Ian writes, regarding the Waco report from Vector Data:
> IAN: What the VDS report fails to address is
> the multiplicity of flashes in fixed locations,
> which is the linchpin of the "gunshot" diagnosis.
> In one rotation of Mt Carmel by the FLIR aircraft,
> around 20 shots can be counted in one fixed location.
If there were some broken glass at that fixed location, you might well
expect to see multiple flashes as you move around it. This seems to be
what the VDS report describes.
> Bursts of flashes occur in a mechanical rhythm of 7
> to 10 times per second, like the cyclic rate of a
VDS does not discuss this phenomenon, and I'm not sure why. It is
possible that the pattern is not as rhythmic and mechanical as some
have led us to believe. There could also be artifacts introduced in
the processing, copying and digitizing of the tape.
A certain amount of flicker is to be expected given that the reflective
surface is uneven, like broken glass. It probably wouldn't be at a
mechanical, even rate of repetition. I would like to see a graph which
shows the intensity of a flash over time, quantitatively. This would
help to determine whether the supposedly rhythmic pattern to the flashes
is actually as mechnical as has been suggested.
> They are also linear and pointed toward
> Mt Carmel.
I don't think so. The pixels are very wide, either due to image
degradation or the behavior of the camera. From certain angles, this
makes the pixels appear to be linear and oriented toward the compound.
And for some reason the flashes are mostly seen from those angles.
Are there any instances where there are linear flashes which are in the
vertical direction on screen?
> The VDS report fails to include the rate
> of flashes in fixed locations as a critical flash
> attribute in their attribute comparison of the test-
> FLIR to the 1993 FLIR.
This is true. However we would need to see the test footage shot last
month to see whether this is actually a gunfire attribute. VDS used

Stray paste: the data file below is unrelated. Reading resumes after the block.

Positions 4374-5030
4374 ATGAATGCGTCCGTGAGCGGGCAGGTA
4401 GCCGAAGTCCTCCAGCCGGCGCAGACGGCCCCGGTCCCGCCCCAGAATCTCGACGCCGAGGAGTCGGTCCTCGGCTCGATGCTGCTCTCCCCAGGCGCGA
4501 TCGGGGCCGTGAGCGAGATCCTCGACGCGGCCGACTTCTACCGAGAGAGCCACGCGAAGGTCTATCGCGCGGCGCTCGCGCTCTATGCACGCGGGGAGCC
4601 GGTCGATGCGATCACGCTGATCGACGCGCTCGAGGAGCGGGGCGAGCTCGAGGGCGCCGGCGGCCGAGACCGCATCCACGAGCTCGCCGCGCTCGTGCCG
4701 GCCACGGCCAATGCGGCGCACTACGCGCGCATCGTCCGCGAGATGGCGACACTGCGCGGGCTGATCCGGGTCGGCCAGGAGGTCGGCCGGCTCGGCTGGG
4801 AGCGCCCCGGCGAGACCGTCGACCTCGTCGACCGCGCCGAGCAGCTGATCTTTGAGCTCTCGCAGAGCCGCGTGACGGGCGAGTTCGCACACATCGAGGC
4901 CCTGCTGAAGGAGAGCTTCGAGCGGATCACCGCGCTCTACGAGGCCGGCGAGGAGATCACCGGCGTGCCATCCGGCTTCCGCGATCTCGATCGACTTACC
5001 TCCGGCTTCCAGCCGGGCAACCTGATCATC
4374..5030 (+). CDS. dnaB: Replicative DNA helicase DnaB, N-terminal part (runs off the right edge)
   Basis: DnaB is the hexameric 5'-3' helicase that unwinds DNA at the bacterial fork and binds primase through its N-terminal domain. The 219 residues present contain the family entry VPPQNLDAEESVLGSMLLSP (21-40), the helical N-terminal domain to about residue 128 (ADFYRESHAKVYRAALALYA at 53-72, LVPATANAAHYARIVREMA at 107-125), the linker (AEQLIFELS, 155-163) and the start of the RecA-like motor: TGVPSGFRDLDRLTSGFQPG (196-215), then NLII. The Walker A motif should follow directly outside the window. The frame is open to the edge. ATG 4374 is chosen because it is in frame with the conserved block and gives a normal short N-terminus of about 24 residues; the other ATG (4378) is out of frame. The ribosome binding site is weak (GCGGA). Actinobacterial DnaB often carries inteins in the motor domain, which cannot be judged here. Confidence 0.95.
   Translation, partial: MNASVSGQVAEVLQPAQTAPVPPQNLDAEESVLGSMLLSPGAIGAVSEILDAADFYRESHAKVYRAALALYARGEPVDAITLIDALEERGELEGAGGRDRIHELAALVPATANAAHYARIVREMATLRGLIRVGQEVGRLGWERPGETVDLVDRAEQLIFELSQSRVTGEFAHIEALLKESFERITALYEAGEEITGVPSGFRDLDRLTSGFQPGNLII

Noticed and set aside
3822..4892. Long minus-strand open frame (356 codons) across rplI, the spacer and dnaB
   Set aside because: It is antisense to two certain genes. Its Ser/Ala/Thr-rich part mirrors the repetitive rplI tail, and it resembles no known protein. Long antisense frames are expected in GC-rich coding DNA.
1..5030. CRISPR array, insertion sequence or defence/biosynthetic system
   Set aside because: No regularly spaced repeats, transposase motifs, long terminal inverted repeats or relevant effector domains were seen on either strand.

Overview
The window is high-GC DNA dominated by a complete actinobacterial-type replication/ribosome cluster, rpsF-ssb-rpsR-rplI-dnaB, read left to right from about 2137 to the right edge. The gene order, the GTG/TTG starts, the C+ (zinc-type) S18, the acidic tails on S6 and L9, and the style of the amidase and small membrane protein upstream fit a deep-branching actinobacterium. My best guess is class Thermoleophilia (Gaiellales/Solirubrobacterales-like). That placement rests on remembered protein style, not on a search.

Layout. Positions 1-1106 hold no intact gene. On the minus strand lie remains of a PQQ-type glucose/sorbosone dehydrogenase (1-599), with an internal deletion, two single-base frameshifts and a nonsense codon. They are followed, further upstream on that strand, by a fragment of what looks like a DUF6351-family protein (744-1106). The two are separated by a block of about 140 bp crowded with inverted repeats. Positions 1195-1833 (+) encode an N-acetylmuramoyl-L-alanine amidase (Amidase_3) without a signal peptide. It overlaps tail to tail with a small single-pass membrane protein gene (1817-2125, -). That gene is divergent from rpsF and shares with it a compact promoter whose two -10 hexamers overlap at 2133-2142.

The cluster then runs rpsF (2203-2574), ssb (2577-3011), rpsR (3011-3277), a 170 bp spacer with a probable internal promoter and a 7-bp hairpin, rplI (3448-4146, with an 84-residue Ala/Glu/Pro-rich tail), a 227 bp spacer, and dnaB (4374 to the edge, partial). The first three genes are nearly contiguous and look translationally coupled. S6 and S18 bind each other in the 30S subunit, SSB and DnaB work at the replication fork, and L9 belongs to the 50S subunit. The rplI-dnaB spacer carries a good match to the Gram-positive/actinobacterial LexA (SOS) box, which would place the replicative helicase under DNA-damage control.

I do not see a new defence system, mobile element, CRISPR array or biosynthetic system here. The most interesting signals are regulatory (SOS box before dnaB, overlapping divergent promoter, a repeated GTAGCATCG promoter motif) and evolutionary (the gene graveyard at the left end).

this footage to establish their criteria. Maybe real gunfire does not
show such patterns.
> Their claim that none of 1993
> flashes have the necessary shadow is just false.
I don't see how you could pick out shadows of gunshots (whatever that
means) given the crude resolution of the Waco video. VDS also talked
about stereo imagery. Is the FLIR a stereo camera? If so then again
they have more video information available than has been shown to the
> also fails to offer any explanation for how there
> could be multiple solar reflections in fixed locations.
On the contrary, this is one of their biggest arguments in favor of
the sun reflection theory. In some cases there are multiple flashes
in fixed locations over a prolonged interval (many minutes) while the
visible light images show reflective material at that exact location.
> However, in my recent report on the Waco FLIR I do
> explore several explanations for how solar reflections
> might duplicate the rapid flashes seen on the FLIR,
> and one just might do it. But counter explanations
> either fail or are far less likely explanations for the
> rapid flashes on the FLIR than that they are gunshots,
> which is further supported by whistle-blower testimony
> that there was a gunfight around the back of Mt Carmel.
> See why the rapid flashes are most logically gunshots:
> Part I: http://Ian.Goddard.net/waco/flir02.htm
> Part II: http://Ian.Goddard.net/waco/flir03.htm
I think if you look at the last figure in your flir02 URL above,
you see right there a strong argument for the sun reflection theory.
All the flash observations are clustered together in the left side of
the diagram. It's true, they aren't right on top of each other, but
you'd expect some variation due to uneven ground. This clustering is
hard to explain if it is gunfire.
(I believe you suggested that the building would have blocked view of the
"shooters" from other directions, but it didn't look to me like there
was that much obstruction. The camera was high overhead and looking
down at a steep angle.)
Keep in mind, too, that VDS also attributed a number of flashes to heat
from the hot underside of the tanks reflecting from debris on the ground.
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